Even though NYFW was somewhat overshadowed by the 9/11 memorial day marking 15 years since the attacks, the designers and visitors did not lose their appetite for fashion. Temperatures were at summer highs throughout, which at times made it a bit difficult to enjoy certain shows, but with the range of events on offer it was always possible to find the perfect show for everyone.
Pull in your belly!
Nothing directs attention to the subtle femininity of a woman quite as well as accenting the waist. Many, many designers went down that road during this year’s NYFW. Diane von Fürstenberg, with her trademark wrap-around skirts did just that, Alexander Wang took it a step further by wrapping not just the waist but the entire stomach with ribbons as well. Victoria Beckham, for her part, played with belts and high trouser cuts that gently accent the hips.
Waistlines and belts!
Altazurra turned the belt into the read thread tying together their entire collection. For the new designer duo at Oscar de La Renta the belt was an equally important element. Belts were not that present for the last couple of years, but this season many designer rediscover this classic accesory, which either rested on hips or accented the waistline in many of the outfits we saw. There was no limit to variation and imagination: from eye-catching buckles to subtle wraps to succinct snake prints – it is clear that the belt will be one of the must haves for the up-coming season.
One great way to tackle the cold time of the year, at least in terms of fashion, is layering. This strategy is now also becoming a thing in summer. Ok, so it may not be an option at 35 degrees celsius in the shade, but wearing a light jacket over a dress is definitely interesting option for spring and cooler summer evenings. Plenty of designers show us how it’s done, inspiration is never far.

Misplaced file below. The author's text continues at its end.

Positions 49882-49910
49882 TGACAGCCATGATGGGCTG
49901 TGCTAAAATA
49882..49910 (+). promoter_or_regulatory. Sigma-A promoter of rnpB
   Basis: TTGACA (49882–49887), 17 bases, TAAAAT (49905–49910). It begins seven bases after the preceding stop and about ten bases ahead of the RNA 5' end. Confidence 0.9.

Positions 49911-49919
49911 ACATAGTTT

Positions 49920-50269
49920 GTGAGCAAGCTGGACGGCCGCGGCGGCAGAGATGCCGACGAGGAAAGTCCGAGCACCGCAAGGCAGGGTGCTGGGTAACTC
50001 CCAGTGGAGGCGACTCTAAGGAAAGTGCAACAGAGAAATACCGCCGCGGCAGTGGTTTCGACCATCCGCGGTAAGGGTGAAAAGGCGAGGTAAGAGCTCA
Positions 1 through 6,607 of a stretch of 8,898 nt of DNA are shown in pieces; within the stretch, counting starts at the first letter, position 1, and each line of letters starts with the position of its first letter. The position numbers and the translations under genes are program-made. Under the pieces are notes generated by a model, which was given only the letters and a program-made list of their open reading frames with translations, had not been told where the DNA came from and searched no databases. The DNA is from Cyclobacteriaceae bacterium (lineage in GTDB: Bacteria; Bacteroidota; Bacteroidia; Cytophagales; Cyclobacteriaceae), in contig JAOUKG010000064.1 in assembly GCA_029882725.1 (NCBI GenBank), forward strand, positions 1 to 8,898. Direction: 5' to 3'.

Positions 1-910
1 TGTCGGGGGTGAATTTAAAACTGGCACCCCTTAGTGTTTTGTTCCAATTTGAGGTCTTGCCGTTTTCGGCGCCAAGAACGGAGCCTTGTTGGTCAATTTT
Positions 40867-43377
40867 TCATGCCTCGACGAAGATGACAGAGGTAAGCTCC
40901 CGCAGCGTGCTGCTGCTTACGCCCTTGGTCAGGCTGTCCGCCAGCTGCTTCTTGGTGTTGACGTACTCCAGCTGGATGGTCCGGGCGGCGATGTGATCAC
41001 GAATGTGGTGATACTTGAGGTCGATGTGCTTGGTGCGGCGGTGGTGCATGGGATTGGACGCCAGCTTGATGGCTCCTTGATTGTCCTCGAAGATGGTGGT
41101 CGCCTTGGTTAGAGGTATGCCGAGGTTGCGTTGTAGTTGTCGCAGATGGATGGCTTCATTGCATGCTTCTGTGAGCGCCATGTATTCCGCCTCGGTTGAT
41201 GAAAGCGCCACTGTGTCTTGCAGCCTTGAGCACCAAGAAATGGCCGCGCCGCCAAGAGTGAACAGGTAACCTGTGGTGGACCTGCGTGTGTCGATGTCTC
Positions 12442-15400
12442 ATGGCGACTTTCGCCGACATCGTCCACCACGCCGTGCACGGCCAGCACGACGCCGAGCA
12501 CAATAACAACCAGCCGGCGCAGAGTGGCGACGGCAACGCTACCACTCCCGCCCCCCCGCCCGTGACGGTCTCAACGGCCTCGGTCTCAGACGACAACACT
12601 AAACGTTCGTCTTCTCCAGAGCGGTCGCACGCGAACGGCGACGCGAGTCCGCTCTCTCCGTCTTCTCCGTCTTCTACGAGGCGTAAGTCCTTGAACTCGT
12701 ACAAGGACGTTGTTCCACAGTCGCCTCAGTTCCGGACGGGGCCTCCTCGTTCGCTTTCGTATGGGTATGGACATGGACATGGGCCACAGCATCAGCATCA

Slip into a dress!
Already a huge trend this summer, and it will continue into next season: slip dresses, or as some people call them – spaghetti dresses. With cleavage or closed cuts, with laces or ornamental applications – once again there is no limit to the imagination. The only pre-requisite is a slim figure (maybe that’s why they’re called spaghetti dresses. If you didn’t try one this year, you should considerit next season.
Give me your cold shoulder!
Another trend that was rather ubiquitous this year and will stay with us in the next is the tendency to reveal shoulders. This season we did not see that much variation, but the designers let their creativity run wild: one-shoulder is back, and with it a new sense of freedom for your shoulders. Take your boyfriend’s shirt or an old, baggy sweater, or modify a tank top and let your imagination take the reigns.
Laces are the most girly thing there is. They make everything cuter, more playful and more, well, girly. Next year we will see laces not only on blouses and dresses but also on blazers and skirts. Even masculine clothes will get a feminine touch with the tasteful addition of laces. Get ready to see them in every conceivable shape, color and size. A definite must-have style-element for the season to come.